The young seedling puts down a tap root four to five inches long which may penetrate to 10-15 inches at one year. "At the sapling stage, the root system has spread out laterally and the taproot is gone." On mature trees, the root system may spread out as much as 125 feet from the tree, although the average radius is 40-50 feet. "The shallow depth of the roots of so large a tree surprises nearly all park visitors. How do such trees remain standing without a deeper anchoring root system? ... The trees, it seems, would need to be well balanced to maintain their equilibrium. ... But the number of leaners is surprising." 11 The root system is not only shallow ... the roots soak up moisture like sponges, according to John Muir.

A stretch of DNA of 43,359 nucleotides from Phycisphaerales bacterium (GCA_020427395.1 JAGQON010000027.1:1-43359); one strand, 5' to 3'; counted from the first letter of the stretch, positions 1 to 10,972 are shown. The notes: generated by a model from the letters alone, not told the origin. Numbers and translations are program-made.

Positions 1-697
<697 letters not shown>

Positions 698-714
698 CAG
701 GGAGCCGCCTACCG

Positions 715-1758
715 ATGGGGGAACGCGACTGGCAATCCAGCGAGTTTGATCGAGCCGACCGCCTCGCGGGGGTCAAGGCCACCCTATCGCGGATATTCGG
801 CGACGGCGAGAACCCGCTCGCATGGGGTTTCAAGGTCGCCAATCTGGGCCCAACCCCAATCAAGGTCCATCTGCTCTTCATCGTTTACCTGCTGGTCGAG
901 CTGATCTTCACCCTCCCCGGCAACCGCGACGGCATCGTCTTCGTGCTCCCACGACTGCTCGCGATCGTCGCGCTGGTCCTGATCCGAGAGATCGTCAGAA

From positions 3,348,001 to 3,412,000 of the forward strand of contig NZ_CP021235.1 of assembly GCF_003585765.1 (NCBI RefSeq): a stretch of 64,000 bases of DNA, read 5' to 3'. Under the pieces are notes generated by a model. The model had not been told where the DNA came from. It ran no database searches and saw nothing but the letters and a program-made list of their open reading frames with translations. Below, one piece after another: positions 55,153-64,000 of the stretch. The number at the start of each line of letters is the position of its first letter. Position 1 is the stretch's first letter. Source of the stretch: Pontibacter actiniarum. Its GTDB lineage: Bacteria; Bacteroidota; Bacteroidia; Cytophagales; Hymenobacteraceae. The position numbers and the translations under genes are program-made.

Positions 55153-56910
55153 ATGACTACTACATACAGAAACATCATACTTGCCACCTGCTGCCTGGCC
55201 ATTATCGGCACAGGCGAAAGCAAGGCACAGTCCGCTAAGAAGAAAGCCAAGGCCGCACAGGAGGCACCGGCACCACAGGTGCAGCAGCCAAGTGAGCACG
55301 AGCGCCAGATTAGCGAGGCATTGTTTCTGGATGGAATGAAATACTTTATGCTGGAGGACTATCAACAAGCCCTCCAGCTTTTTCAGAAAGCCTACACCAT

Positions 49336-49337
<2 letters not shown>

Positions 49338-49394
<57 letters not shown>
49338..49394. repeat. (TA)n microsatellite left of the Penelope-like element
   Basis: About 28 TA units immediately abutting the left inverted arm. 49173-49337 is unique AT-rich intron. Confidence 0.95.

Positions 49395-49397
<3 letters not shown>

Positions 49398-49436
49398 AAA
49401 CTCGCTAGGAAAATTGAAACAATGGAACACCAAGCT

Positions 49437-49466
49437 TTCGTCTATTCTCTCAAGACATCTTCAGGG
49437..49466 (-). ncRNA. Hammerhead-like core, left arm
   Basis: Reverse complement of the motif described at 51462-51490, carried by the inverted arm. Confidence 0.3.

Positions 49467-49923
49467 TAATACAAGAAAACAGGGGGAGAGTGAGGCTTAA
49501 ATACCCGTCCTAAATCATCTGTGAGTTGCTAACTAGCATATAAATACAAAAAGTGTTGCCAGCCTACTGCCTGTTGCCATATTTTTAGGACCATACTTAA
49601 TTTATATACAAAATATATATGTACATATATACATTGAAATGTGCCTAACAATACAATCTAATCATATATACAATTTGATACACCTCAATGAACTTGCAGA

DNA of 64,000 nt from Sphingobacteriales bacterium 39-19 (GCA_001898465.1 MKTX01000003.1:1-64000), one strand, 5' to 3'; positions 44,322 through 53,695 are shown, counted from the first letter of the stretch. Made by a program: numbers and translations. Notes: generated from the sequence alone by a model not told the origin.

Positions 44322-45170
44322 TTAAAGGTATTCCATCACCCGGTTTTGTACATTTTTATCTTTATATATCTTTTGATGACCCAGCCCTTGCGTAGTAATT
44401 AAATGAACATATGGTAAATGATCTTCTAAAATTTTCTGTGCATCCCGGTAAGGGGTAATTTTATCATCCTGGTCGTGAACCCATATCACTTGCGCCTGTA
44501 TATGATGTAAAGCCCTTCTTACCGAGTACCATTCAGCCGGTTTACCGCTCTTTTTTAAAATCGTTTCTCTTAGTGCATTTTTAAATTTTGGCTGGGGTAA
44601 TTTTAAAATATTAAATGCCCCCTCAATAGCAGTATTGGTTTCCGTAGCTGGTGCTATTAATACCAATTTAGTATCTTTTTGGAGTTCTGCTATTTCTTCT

In summary we find:
For some unknown reason, giant sequoias can only be traced back 3200-plus years with specimens in the recent record. Yet this species is found plentifully in the fossil record over a great deal of the earth's surface.
Their disappearance is not likely to have been because of disease, insect infestation or fire, inasmuch as they are very resistant to these. (Note: a fire great enough to totally destroy the trees would also have been sufficient to have destroyed their seeds, as well, it would seem.) Another catastrophe that could account for the sudden discontinuation of trees and dinosaurs ... and pterodactyls ... and men ... is a powerful flood.
The history of a giant sequoia seed from cone to sapling shows that:
- The cones could have survived flooding up to 21 years—the Noahic flood lasted only 371-376 days.
- Flooding has been shown to have been instrumental in disseminating seeds. The worldwide Noahic flood eventually receded, finally approximating the conditions of a local flood.